+ Development, tourist attractions would be an ‘error’ in Parkway East
Recently, the city of Palm Coast invited residents on the east side of town to a community workshop about the future development of our quiet, residential neighborhood. They had yet another out-of-town consultant with a slick PowerPoint to tell us what the future would bring. Then they dropped a bombshell.
Let me back up. A few months ago, the same consultants had another meeting to ask residents what they liked about our neighborhood. Everyone was enthusiastic. As residents, we love the old-growth oak trees, the canopy along the parkway, the deer and birds that populate the undergrowth. We love skating, biking and dolphin spotting along the Intracoastal Waterway. We love kayaking and boating and fishing. We love bumping into friends along the shady trails while walking with our kids and dogs. We love the flourishing golf course.
After listening (carefully or cynically?) to residents’ desires to preserve the natural wonders and recreation opportunities that are elemental to our community, here’s what was proposed: Construct 600 to 700 new condos and the requisite paved parking lots or garages. They neglected to mention the 100-plus units already approved at the corner of Clubhouse and Palm Harbor.
They said the new buildings would range from three to five stories tall. I actually heard some in the audience gasp at the five-story mention. That’s a lot taller than an oak tree by my measure. They even suggested a noise-polluting zip-line, complete with screaming tourists, adjacent to the peaceful trails of Linear Park. Really?
When asked what would be done to accommodate additional traffic, officials said nothing. The planning department estimates each added residential unit would bring an additional five car trips per day. That adds up to something like 4,000 trips per day just for the hundreds of new units. Yet no traffic improvements are planned.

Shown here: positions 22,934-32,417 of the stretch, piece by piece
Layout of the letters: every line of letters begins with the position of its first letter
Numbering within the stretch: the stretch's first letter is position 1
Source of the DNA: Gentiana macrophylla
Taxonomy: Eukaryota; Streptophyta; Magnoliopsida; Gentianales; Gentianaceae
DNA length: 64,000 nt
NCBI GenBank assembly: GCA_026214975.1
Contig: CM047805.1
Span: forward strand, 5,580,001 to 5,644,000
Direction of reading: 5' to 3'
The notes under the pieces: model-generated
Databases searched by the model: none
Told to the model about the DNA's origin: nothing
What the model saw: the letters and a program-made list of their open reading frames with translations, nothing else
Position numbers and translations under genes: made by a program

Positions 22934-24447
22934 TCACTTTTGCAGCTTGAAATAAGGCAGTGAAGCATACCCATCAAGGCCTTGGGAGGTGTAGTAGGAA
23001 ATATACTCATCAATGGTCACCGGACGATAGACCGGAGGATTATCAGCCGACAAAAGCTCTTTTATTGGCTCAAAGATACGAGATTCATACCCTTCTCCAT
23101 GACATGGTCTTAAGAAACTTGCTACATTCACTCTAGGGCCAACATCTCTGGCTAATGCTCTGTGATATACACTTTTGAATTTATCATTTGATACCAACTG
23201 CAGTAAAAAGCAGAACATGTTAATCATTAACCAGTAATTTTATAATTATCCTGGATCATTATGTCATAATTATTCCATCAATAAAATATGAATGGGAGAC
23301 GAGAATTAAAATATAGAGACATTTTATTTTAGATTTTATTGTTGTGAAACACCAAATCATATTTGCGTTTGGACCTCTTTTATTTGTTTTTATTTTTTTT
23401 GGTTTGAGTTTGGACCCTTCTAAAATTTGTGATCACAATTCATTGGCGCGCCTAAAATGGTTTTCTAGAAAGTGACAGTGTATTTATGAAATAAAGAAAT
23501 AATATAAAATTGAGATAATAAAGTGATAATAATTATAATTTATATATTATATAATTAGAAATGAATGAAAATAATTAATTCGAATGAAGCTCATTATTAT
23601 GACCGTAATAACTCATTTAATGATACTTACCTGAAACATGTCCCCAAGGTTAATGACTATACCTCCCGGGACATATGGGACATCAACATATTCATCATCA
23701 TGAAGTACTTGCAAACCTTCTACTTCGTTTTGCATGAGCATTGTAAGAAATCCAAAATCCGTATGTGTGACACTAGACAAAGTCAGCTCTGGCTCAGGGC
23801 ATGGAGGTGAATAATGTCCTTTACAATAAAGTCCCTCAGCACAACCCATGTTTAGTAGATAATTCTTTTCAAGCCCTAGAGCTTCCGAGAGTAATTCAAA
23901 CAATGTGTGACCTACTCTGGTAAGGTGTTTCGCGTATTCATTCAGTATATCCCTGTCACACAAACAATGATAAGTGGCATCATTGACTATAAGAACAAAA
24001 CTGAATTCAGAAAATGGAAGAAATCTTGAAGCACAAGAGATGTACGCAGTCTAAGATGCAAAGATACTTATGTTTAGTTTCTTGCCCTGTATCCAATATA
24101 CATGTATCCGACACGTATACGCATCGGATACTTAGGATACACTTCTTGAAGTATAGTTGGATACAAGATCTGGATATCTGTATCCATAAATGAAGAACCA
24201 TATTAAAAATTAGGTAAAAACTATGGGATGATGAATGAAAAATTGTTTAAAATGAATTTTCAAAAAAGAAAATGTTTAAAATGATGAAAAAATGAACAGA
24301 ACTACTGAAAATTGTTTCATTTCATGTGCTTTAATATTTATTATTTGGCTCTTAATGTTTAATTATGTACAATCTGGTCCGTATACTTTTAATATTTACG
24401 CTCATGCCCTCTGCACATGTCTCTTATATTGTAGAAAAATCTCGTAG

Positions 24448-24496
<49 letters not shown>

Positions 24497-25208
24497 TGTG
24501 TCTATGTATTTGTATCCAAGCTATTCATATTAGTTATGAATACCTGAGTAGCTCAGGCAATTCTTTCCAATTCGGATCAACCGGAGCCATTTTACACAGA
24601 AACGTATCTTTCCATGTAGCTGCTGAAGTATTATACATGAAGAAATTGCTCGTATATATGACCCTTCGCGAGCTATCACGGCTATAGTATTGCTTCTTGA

Like many, I was dismayed to hear that two more of Palm Coast’s original public recreation opportunities, the Marina Resort and Restaurant and the old Tennis Club, were about to be condominium-ized and concreted over. These recreation facilities were originally deeded by ITT to the people of Palm Coast. Now, they are called “underutilized land” by the $70,000 consultants and being turned over to condo developers.
What can nearby property owners do about it? Well, here’s a start. At the recent meeting, city officials insisted the Tennis Club property had already been rezoned commercial. So far, that’s accurate. But what they didn’t say was that to build the contemplated condos of the future, this property would have to be rezoned again. We can ask the city to represent the residents’ interests this time. Don’t rezone any more properties for higher densities and out-of-scale height limits and congestion in our single-family neighborhood.